Seeing the Grand Canyon doesn’t need to break the bank. If you choose to take a tour bus, it’s quite affordable. From Las Vegas, for example, trips to the South Rim can run from $80 to $180 per person. Is there a reason for such a price discrepancy? No. It all hinges where you purchase online.
Las Vegas is home to a number of high quality tour bus operators. Generally, the experience is identical. Buses are cutting-edge. Drivers are courteous and well-informed. The on-board meals are good. The Grand Canyon… that is obvious.
Everything really boils down to price. How come some operators sell you a trip for $180? Because they can. Believe it or not, plenty of people buy at that rate. Don’t be one of them. Do your homework.
To help you get the best all-inclusive deal, here are a few things you need to take into consideration:
1. Is there a fuel charge? It is a “hidden” cost that was added on when the price of oil surged earlier this year. Fuel costs have since fallen. You’d think the fee would be dropped. You better think again.
2. Is there a charge to enter Grand Canyon National Park? Surprisingly, some operators will add this expense into the expense of your trip, either upfront or at the park!
3. What is the terminal check-in fee? It’s a surcharge for checking into a terminal where you get on your tour bus. This is a red flag. The good tours pick you up and drop you off at your hotel free of charge.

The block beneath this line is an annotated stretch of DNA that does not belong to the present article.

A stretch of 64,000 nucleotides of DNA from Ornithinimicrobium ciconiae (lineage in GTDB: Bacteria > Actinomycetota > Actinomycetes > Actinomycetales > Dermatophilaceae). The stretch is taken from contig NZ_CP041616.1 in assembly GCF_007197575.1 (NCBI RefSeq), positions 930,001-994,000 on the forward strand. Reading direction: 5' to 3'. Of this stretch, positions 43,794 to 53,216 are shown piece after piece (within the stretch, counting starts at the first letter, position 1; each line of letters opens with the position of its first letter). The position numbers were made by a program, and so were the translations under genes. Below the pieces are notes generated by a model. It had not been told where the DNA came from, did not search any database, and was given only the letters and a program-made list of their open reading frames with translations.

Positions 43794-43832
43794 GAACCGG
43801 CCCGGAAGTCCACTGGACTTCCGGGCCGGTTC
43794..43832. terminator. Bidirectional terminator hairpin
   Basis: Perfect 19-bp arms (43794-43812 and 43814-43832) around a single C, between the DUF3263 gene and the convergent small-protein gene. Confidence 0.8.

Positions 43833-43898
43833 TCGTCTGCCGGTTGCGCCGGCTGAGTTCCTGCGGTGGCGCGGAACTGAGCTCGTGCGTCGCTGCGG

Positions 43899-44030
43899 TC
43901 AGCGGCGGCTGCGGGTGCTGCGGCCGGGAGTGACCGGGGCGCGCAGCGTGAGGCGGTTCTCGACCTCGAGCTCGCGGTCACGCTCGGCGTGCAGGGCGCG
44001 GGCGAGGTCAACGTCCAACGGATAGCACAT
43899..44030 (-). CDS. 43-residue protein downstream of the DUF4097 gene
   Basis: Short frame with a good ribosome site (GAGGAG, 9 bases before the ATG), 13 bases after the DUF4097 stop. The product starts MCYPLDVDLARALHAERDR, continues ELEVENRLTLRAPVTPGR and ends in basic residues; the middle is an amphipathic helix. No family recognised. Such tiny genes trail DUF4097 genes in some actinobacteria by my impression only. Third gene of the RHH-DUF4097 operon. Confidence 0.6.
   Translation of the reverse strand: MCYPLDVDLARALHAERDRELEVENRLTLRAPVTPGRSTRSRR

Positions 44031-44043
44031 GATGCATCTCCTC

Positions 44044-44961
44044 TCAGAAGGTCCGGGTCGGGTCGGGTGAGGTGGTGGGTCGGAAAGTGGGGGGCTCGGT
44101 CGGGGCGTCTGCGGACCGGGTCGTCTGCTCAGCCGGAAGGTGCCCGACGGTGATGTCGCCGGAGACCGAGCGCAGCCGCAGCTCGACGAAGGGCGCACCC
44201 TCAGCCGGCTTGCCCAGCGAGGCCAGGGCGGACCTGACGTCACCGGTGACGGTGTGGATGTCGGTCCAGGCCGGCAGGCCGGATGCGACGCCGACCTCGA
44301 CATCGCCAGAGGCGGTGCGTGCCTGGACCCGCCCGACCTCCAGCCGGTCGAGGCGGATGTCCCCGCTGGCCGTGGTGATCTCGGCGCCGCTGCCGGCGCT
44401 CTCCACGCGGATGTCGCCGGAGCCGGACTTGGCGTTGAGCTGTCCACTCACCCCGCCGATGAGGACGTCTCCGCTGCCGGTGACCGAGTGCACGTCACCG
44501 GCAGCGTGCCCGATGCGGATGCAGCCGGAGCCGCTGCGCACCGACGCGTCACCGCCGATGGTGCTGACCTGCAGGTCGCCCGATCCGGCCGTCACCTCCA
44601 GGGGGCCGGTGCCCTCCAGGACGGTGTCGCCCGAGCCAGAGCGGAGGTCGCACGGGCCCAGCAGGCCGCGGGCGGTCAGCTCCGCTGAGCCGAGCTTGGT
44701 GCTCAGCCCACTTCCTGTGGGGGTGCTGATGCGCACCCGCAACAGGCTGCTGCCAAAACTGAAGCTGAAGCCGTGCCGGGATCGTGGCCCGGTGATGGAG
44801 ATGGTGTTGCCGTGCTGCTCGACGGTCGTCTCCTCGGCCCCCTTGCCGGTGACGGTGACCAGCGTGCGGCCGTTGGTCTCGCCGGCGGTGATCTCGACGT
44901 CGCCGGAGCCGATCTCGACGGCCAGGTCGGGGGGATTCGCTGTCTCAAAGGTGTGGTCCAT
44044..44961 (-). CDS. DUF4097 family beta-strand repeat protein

4. What is the trip cancellation charge? You need to really search for operators and tour brokers who won’t slap you with this one. But they exist. The rule of thumb is always to ask. If they do, consider your next choice, time permitting, naturally.
5. Will there be a supplementary price for meals? Expect to get a pre-packed breakfast and lunch. That’s the norm.
6. How long will the bus visit the South Rim? The Grand Canyon is 277 miles long and 18 miles across. An hour or two off bus is not enough to take in the Seventh Wonder of the World. In this case, the more the better.
There are a lot of tour bus operators in Vegas. Take your time. Research prices. But bear in mind this one key suggestion: The very best specials are invariably offered not by agents but by tour operators (or tour suppliers as they are known in the business).
Tour operators are the companies that own the coaches, pay the drivers, provide customer support, and ensure you get the trip you purchased. They have a vested interest in making certain you are satisfied. Brokers, on the other hand, will offer you a tour at whatever cost they believe you’ll pay, which happens to be always more than the tour operator’s price.
The Grand Canyon is a “must-do” when you visit Vegas. Particularly the South Rim, the part of the National Park that’s legendary for its scenery. Bus tours are one of the most economical method to visit this rim. But do your homework. Pricing is all over the map. My suggestion is to begin by shopping tour operator internet sites as in all likelihood they will have the lowest prices. Then climb onboard your luxurious luxury bus and prepare yourself for the Canyon.
Mr. Plunket is travel journalist who writes about all things Grand Canyon. He recommends that readers click Grand Canyon Bus tours for inexpensively priced trips.